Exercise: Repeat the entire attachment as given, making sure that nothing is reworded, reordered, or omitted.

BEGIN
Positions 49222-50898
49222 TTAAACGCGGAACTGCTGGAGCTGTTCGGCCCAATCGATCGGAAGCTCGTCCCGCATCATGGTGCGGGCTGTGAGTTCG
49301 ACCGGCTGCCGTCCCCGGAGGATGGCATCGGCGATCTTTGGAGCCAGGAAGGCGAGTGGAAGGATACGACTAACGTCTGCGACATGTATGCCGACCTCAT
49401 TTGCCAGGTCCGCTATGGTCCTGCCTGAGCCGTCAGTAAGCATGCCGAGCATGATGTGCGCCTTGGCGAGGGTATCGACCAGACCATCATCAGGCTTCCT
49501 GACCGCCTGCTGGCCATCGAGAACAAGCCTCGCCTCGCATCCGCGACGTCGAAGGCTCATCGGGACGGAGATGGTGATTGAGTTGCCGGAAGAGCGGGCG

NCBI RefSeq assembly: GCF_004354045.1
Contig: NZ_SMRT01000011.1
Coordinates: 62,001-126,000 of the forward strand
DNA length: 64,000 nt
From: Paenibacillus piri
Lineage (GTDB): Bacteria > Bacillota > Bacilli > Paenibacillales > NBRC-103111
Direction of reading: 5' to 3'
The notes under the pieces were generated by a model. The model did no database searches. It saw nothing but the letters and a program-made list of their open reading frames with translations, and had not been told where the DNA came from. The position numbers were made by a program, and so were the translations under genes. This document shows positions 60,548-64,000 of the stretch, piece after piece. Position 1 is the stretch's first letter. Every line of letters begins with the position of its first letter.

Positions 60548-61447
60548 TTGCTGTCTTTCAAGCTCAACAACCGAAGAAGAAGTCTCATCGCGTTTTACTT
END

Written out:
Positions 49222-50898
49222 TTAAACGCGGAACTGCTGGAGCTGTTCGGCCCAATCGATCGGAAGCTCGTCCCGCATCATGGTGCGGGCTGTGAGTTCG
49301 ACCGGCTGCCGTCCCCGGAGGATGGCATCGGCGATCTTTGGAGCCAGGAAGGCGAGTGGAAGGATACGACTAACGTCTGCGACATGTATGCCGACCTCAT
49401 TTGCCAGGTCCGCTATGGTCCTGCCTGAGCCGTCAGTAAGCATGCCGAGCATGATGTGCGCCTTGGCGAGGGTATCGACCAGACCATCATCAGGCTTCCT
49501 GACCGCCTGCTGGCCATCGAGAACAAGCCTCGCCTCGCATCCGCGACGTCGAAGGCTCATCGGGACGGAGATGGTGATTGAGTTGCCGGAAGAGCGGGCG

NCBI RefSeq assembly: GCF_004354045.1
Contig: NZ_SMRT01000011.1
Coordinates: 62,001-126,000 of the forward strand
DNA length: 64,000 nt
From: Paenibacillus piri
Lineage (GTDB): Bacteria > Bacillota > Bacilli > Paenibacillales > NBRC-103111
Direction of reading: 5' to 3'
The notes under the pieces were generated by a model. The model did no database searches. It saw nothing but the letters and a program-made list of their open reading frames with translations, and had not been told where the DNA came from. The position numbers were made by a program, and so were the translations under genes. This document shows positions 60,548-64,000 of the stretch, piece after piece. Position 1 is the stretch's first letter. Every line of letters begins with the position of its first letter.

Positions 60548-61447
60548 TTGCTGTCTTTCAAGCTCAACAACCGAAGAAGAAGTCTCATCGCGTTTTACTT